COVID-19 is causing economic hardship for consumers, businesses and communities. Insurance companies play a vital role during times like this by helping companies and households manage risks and cushion against losses.
Four phases in fighting the Corona pandemic
Forrester CEO George Colony suggests the coronavirus pandemic plays out in four phases:
- Phase 1: With no social distancing or active management, each infected person passed the virus to two others
- Phase 2: Most countries are in this phase, where infections are rising, but management techniques will eventually curb the increase
- Phase 3: New societal norms, enforced by governments, will help manage the impact of the pandemic. If done correctly life starts to resume, albeit at a “new normal.”
- Phase 4: This is the eradication phase which will occur once a vaccine is available and is achievable only if the world is successful in the first three phases.
Meanwhile, businesses are shut down, people are being laid off and companies are not realizing new revenue. As financial pressures mount people seek new ways to balance their income loss. As a result, insurance fraud thrives in times of economic crises.
Data-driven underwriting and claims
According to Celent, one way for insurance carriers to stay healthy in these times is to invest in data-driven underwriting and claims solutions.
Implementing automated fraud tools will allow you to safely automate underwriting and claims processes, staying focused on your core processes. Doing so allows you to serve the 97% of well-intentioned customers, while flagging suspicious claims or applications automatically for further investigation. Legitimate customers benefit from fast-tracked/low-touch processes.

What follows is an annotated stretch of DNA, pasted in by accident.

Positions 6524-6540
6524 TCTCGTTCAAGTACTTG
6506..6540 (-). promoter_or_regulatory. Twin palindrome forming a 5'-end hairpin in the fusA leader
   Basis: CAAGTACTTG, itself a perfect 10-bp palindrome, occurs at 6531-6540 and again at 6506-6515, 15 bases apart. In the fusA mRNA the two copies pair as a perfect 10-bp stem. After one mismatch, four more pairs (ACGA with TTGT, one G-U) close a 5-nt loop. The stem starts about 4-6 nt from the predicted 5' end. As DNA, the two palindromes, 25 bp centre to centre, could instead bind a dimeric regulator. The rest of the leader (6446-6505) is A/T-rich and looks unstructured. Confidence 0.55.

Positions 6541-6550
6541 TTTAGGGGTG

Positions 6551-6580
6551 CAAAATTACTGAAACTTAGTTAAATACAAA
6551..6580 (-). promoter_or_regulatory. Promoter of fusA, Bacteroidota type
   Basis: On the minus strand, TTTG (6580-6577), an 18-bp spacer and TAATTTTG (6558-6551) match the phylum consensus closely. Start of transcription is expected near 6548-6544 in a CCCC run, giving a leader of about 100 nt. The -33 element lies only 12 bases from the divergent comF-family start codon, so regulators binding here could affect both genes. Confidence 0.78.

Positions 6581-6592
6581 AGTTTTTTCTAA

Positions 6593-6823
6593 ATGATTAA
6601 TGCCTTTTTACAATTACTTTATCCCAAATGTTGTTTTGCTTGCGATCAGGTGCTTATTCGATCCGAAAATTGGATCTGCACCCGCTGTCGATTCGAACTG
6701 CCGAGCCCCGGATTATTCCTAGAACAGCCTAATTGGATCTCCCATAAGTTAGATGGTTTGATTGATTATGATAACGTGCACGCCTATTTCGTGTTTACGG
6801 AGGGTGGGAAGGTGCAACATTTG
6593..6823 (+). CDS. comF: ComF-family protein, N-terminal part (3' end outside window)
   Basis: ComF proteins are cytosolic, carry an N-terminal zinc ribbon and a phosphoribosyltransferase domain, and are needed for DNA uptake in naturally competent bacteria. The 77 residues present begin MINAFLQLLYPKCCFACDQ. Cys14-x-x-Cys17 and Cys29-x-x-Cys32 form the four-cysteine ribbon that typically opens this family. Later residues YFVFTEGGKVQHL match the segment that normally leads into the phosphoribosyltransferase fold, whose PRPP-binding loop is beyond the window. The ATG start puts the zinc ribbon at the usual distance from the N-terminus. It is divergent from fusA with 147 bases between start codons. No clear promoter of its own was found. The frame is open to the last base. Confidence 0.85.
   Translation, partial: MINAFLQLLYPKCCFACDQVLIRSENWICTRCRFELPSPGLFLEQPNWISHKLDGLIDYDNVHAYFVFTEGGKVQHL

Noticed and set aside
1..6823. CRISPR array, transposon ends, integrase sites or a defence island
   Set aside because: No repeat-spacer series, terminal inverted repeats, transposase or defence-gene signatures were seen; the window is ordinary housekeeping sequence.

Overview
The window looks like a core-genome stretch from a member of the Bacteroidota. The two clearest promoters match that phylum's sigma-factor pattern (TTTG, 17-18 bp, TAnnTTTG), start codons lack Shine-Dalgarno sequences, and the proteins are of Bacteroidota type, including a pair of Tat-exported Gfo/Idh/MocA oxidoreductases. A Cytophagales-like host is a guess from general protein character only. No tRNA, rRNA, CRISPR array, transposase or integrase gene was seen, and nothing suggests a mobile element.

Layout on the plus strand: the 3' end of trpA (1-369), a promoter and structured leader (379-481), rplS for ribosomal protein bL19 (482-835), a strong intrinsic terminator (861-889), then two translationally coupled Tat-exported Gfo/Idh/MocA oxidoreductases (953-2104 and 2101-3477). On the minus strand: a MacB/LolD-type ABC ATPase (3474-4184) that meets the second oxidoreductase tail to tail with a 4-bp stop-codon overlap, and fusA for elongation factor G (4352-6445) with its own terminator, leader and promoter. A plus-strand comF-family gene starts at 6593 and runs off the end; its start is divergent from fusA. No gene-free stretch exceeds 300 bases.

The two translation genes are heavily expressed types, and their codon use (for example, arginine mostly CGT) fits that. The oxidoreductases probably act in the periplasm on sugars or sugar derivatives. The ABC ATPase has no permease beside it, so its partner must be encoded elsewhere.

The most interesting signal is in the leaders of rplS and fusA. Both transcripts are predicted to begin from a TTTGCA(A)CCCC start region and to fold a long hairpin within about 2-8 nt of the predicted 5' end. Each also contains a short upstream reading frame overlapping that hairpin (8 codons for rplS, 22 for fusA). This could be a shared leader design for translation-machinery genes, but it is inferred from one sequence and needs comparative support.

With automated fraud detection, data is leveraged in real time. Solutions allow carriers to rapidly accelerate their use of third-party data as well as AI and machine learning to make sense of it.
Insurers have a chance now to build greater trust, brand loyalty and employee morale, affirming to policyholders, prospects and staff that the industry’s core mission is to help manage risk and buffer against major loss.
In their report Practical steps for responding to the coronavirus crisis, PWC shares that it is important to look for ways to “show compassionate, decisive value to the insureds and society to encourage long-term loyalty and impact.” This can be done using technology to enable speed and flexibility in response to crises.
Myriad articles recently speculate on how insurance companies will be affected by this situation, and the ultimate impact will depend on the duration and magnitude of COVID-19’s global impacts. Due to mandatory quarantines and shelter-in-place orders, people and business are getting used to operating remotely using digital tools, and this will likely continue even after the virus is contained.
Driver for digital transformation
The “new normal” we are living in has highlighted both the ability and importance to work in new, digitally enabled ways. As Mark Breading, Partner at SMA remarks in a recent article, our dependence on digital capabilities is something we’re currently getting used to and will come to expect in the future. With these capabilities, insurance companies must be prepared to deal with the increase in self-service digital interaction, assess internal operations and implications to employees and shield against the guaranteed increase in risk associated with a lack in human touchpoints.
It’s all about supporting the honest customer
In this time of crisis, customers need their carriers to keep their promises, exhibit honesty and empathy, and exceed expectations through full transparency. Not all customers will commit fraud because of the situation they might find themselves in, so it’s now more important than ever to trust your customers.